There's something nice about walking into an interesting exhibition and walking out again having purchased several pieces of artwork for the cash in your wallet. I remember doing similar at the 91 Aro St Gallery (run by some of the people responsible for PhotoChop) and MyGalaxi Gallery in the basement of 39 Dixon St, run by Arlo Edwards.
As it's clearly readable, I don't need to say much about the meaning of this photographic work, which was made simply by cutting two different photographs from magazines and gluing them down to a piece of cardboard. This method of creating artwork is so immediate that visitors to PhotoChop Vol.III were invited to construct and contribute their own works using provided materials.
(if it's not obvious in the scan, the wave on the left is one photo, the houses and beach another. It's interesting that two (or more) relatively innocuous photos can be assembled to create a meaning barely related to the originals.)
Works made by this same method, called photomontage, have been significant in the history of art, particularly in the Modernist period. As McIntyre's 2011 work contains a strong message about the big issue facing us in the 21st century - man-made climate change - historic works often tackled political issues of their time such as the rise of totalitarianism in Germany, Russia and elsewhere.
The Bauhaus artists and the Dadaists were fond of the technique, which could be made seamless (predating Modernism, Oskar Rejlander's 'Two ways of life' made in 1857 using an advanced multi-printing technique, was one of the first and finest examples of photomontage), but more often the seams were left blatantly obvious, with no pretense of hiding how the image was constructed. Pictures both found and original were cut with a blade and stuck down, simple as that. Unlike (say) oil painting, photomontage is an art making technique accessible to anyone. It naturally lent itself to bizarre juxtapositions, which appealed to Dada and Surrealist artists.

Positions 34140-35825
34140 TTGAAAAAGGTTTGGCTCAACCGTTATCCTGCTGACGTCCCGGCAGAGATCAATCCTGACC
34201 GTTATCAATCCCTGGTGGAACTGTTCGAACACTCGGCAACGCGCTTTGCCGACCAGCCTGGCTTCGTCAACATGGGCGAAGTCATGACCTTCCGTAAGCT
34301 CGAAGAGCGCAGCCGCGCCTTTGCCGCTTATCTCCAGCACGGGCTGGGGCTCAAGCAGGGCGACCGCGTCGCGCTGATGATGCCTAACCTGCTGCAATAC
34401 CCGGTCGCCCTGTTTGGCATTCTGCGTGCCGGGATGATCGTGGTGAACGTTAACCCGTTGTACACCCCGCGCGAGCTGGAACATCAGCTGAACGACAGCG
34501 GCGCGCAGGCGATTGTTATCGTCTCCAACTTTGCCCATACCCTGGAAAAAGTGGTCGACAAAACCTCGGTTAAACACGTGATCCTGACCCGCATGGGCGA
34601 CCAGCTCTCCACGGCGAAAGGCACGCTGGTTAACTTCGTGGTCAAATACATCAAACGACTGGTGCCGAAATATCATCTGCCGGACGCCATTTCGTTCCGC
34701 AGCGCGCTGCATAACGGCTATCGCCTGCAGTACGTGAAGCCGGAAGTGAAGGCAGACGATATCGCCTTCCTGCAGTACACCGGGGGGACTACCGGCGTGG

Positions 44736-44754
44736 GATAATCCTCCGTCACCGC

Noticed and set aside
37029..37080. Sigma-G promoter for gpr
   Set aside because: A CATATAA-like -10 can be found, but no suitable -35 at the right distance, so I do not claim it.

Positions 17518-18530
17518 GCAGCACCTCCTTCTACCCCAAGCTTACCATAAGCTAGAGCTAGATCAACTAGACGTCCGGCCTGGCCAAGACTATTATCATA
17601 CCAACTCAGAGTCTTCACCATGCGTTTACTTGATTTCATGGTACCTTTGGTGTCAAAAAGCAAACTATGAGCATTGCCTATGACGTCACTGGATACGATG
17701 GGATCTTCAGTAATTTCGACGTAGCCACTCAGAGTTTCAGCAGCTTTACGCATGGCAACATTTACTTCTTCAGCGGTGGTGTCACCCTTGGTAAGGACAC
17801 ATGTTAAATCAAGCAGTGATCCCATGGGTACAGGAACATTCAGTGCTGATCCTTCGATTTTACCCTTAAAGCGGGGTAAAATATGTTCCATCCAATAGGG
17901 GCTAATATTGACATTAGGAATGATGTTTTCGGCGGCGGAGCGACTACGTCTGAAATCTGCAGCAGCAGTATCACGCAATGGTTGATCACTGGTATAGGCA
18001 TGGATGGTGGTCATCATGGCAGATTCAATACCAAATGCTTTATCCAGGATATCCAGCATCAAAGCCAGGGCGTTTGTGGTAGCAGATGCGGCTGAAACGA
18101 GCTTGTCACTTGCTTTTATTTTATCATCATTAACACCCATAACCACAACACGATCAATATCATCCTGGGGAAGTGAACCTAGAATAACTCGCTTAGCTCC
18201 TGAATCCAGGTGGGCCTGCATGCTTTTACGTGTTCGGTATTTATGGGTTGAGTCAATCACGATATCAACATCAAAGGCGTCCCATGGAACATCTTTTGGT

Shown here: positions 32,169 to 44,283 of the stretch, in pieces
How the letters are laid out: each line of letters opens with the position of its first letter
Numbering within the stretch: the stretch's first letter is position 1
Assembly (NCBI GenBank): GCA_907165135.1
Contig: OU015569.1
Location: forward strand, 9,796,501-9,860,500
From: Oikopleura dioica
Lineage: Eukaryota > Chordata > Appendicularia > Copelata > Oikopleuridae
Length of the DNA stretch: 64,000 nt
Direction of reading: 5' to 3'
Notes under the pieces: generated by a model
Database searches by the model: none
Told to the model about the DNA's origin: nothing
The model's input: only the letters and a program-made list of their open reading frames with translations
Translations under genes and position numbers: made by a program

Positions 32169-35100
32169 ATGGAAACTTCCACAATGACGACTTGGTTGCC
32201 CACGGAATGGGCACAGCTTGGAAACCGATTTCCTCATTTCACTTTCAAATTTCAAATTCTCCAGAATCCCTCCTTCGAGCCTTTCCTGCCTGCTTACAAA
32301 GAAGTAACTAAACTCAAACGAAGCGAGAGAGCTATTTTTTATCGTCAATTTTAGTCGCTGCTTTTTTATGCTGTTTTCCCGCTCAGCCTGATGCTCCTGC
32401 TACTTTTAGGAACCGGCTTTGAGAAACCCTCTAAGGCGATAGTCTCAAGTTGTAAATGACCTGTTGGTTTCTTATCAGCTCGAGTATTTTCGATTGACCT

Raoul Hausmann, Hannah Höch, John Heartfield, El Lissitzsky, Alexander Rodchenko, and Max Ernst were among the leading exponents of photomontage.
The obvious play of the exhibition's title picks up on the highly egilatarian and low-tech nature of photomontage. These days, montages are of course most often made on a computer; but there's something nice about the scissors-and-glue, hands-on way of doing things. It is just as easy and immediate as working digitally, and it's good to use your hands for things other than touching a screen, keyboard or mouse occasionally, and to get them a bit dirty.
Anyway, this article in Wikipedia is a good starting point for research into photomontage.
Recommended reading: Photomontage - Dawn Ades, updated and revised edition, Thames & Hudson, London, 1996 (earlier editions, T & H 1976, 1986)
"OPENING: 3.00pm Sunday 16 January with music from Dick Whyte, The Doll, Unknown Rockstar. BBQ possible depending on the weather. BYO, some nibbles and drinks provided.
OPEN: 10.00am - 6.00pm Monday 17 - Sunday 23 January.
"A collective exhibition of collage images from print using photo chop, scissors and glue. Following the blazing paper trail left by PhotoChop (2007) and PhotoChop II (2009) the exhibition salutes the dawn of photo lithography, the 120 years old tradition of processing images for the mass print medium... give the new images a montage of new meaning.
"Artists include: Markus McIntyre, Menn-O-Matic, Will Frew, Rob Groat, Dick Whyte, Robyn Kenealy, Denise Durkin, Ruby Nekk, Sam Stephens, Don Smith, Curtis Nixon, Setefano Tevaga, Alison Jones, Di Dixon, Emma Goodal, Re-bound Books."